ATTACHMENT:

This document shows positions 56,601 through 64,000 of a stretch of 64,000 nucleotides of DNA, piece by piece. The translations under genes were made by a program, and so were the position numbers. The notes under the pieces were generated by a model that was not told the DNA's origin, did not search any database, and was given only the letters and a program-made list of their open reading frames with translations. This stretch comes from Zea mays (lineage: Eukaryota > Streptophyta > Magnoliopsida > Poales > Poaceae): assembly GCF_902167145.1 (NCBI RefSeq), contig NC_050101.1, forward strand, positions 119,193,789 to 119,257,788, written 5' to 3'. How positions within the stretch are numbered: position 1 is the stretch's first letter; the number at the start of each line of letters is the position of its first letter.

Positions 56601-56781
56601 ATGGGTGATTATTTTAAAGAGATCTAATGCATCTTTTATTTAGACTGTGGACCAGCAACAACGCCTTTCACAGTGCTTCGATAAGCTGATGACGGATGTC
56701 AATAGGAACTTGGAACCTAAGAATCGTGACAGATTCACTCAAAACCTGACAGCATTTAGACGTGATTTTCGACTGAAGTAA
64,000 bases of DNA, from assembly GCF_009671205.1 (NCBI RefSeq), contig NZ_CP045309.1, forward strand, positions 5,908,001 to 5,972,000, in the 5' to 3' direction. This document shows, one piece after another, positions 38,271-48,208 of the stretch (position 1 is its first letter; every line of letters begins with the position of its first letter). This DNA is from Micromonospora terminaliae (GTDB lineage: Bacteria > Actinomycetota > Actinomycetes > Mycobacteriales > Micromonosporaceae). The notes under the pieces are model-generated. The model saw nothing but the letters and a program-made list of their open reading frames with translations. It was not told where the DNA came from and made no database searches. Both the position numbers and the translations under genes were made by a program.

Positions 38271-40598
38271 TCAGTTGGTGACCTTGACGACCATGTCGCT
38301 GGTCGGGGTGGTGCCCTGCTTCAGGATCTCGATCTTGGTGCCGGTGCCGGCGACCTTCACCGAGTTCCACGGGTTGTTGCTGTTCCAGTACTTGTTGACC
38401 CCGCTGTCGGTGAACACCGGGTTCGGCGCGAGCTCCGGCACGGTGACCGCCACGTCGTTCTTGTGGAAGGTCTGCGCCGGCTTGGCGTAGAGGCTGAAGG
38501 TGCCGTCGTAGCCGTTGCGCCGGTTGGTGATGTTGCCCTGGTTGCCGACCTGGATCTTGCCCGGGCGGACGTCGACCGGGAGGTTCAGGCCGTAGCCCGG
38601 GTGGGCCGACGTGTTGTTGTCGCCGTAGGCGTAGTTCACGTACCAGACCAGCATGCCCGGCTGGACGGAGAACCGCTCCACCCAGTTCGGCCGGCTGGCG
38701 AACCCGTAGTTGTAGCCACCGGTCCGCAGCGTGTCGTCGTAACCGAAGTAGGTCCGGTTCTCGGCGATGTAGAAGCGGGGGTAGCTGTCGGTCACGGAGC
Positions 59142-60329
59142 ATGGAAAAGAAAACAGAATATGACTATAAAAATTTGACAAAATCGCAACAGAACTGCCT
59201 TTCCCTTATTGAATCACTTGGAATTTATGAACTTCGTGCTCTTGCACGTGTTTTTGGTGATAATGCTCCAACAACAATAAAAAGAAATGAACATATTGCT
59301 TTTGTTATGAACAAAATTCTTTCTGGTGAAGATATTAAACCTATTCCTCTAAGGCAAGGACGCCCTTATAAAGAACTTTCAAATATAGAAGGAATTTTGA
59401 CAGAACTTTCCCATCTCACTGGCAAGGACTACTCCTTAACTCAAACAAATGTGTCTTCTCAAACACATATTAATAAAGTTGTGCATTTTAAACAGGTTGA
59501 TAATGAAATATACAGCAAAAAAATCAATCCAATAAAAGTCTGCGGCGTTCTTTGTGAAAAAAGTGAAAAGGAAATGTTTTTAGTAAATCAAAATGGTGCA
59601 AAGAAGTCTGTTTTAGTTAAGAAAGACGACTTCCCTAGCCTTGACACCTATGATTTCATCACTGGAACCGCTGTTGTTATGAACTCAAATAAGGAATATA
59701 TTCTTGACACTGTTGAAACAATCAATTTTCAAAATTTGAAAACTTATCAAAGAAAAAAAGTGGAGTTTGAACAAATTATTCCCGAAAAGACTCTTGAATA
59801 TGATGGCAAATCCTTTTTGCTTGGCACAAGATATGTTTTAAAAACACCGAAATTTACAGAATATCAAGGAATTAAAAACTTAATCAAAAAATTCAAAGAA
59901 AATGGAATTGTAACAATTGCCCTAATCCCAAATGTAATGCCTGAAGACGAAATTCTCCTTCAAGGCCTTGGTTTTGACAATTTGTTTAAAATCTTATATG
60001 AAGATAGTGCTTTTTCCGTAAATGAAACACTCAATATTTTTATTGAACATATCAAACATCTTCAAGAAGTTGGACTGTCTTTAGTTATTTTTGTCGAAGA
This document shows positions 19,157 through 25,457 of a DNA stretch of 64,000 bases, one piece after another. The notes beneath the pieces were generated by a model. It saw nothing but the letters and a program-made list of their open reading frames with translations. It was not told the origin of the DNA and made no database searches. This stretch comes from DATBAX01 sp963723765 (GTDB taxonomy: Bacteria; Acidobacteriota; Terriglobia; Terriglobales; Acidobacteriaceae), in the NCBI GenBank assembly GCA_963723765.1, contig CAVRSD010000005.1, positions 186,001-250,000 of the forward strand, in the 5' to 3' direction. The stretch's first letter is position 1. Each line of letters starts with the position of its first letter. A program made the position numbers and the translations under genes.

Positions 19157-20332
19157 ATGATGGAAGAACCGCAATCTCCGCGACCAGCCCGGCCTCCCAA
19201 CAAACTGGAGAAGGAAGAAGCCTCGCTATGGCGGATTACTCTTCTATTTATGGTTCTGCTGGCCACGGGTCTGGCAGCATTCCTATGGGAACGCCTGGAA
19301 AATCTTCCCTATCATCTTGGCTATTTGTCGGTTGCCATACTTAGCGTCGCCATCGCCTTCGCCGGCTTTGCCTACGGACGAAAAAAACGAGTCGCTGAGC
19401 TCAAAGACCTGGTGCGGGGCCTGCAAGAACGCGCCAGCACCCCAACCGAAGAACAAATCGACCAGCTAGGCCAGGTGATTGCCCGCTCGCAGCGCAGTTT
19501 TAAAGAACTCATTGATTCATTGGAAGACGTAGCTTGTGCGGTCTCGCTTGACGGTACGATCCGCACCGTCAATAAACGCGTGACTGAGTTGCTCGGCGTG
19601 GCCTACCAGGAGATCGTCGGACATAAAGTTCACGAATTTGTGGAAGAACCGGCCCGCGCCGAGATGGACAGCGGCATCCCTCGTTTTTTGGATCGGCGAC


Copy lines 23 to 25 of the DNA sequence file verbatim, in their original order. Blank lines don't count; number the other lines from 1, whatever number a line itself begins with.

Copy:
60001 AAGATAGTGCTTTTTCCGTAAATGAAACACTCAATATTTTTATTGAACATATCAAACATCTTCAAGAAGTTGGACTGTCTTTAGTTATTTTTGTCGAAGA
This document shows positions 19,157 through 25,457 of a DNA stretch of 64,000 bases, one piece after another. The notes beneath the pieces were generated by a model. It saw nothing but the letters and a program-made list of their open reading frames with translations. It was not told the origin of the DNA and made no database searches. This stretch comes from DATBAX01 sp963723765 (GTDB taxonomy: Bacteria; Acidobacteriota; Terriglobia; Terriglobales; Acidobacteriaceae), in the NCBI GenBank assembly GCA_963723765.1, contig CAVRSD010000005.1, positions 186,001-250,000 of the forward strand, in the 5' to 3' direction. The stretch's first letter is position 1. Each line of letters starts with the position of its first letter. A program made the position numbers and the translations under genes.

Positions 19157-20332